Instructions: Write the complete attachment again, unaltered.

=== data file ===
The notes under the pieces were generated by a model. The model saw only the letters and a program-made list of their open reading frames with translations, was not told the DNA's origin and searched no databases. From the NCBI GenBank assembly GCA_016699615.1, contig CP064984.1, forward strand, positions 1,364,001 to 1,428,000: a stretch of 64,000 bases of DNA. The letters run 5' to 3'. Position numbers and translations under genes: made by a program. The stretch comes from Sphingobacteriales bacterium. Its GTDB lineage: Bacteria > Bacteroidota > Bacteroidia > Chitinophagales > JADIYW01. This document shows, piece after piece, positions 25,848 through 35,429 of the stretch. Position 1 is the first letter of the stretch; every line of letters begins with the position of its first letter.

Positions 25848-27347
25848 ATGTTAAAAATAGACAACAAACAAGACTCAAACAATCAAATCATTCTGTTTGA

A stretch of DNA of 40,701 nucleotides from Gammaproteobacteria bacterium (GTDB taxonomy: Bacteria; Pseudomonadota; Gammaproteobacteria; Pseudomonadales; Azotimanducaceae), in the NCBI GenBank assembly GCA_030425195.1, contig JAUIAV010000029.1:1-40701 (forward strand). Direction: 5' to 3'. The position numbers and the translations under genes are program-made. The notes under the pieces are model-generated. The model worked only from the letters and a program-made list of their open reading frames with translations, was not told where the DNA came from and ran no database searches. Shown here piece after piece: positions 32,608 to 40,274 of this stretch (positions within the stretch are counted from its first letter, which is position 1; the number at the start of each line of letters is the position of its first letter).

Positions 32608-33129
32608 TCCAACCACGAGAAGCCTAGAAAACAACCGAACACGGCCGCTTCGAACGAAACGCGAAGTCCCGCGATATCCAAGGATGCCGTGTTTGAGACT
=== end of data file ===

The notes under the pieces were generated by a model. The model saw only the letters and a program-made list of their open reading frames with translations, was not told the DNA's origin and searched no databases. From the NCBI GenBank assembly GCA_016699615.1, contig CP064984.1, forward strand, positions 1,364,001 to 1,428,000: a stretch of 64,000 bases of DNA. The letters run 5' to 3'. Position numbers and translations under genes: made by a program. The stretch comes from Sphingobacteriales bacterium. Its GTDB lineage: Bacteria > Bacteroidota > Bacteroidia > Chitinophagales > JADIYW01. This document shows, piece after piece, positions 25,848 through 35,429 of the stretch. Position 1 is the first letter of the stretch; every line of letters begins with the position of its first letter.

Positions 25848-27347
25848 ATGTTAAAAATAGACAACAAACAAGACTCAAACAATCAAATCATTCTGTTTGA

A stretch of DNA of 40,701 nucleotides from Gammaproteobacteria bacterium (GTDB taxonomy: Bacteria; Pseudomonadota; Gammaproteobacteria; Pseudomonadales; Azotimanducaceae), in the NCBI GenBank assembly GCA_030425195.1, contig JAUIAV010000029.1:1-40701 (forward strand). Direction: 5' to 3'. The position numbers and the translations under genes are program-made. The notes under the pieces are model-generated. The model worked only from the letters and a program-made list of their open reading frames with translations, was not told where the DNA came from and ran no database searches. Shown here piece after piece: positions 32,608 to 40,274 of this stretch (positions within the stretch are counted from its first letter, which is position 1; the number at the start of each line of letters is the position of its first letter).

Positions 32608-33129
32608 TCCAACCACGAGAAGCCTAGAAAACAACCGAACACGGCCGCTTCGAACGAAACGCGAAGTCCCGCGATATCCAAGGATGCCGTGTTTGAGACT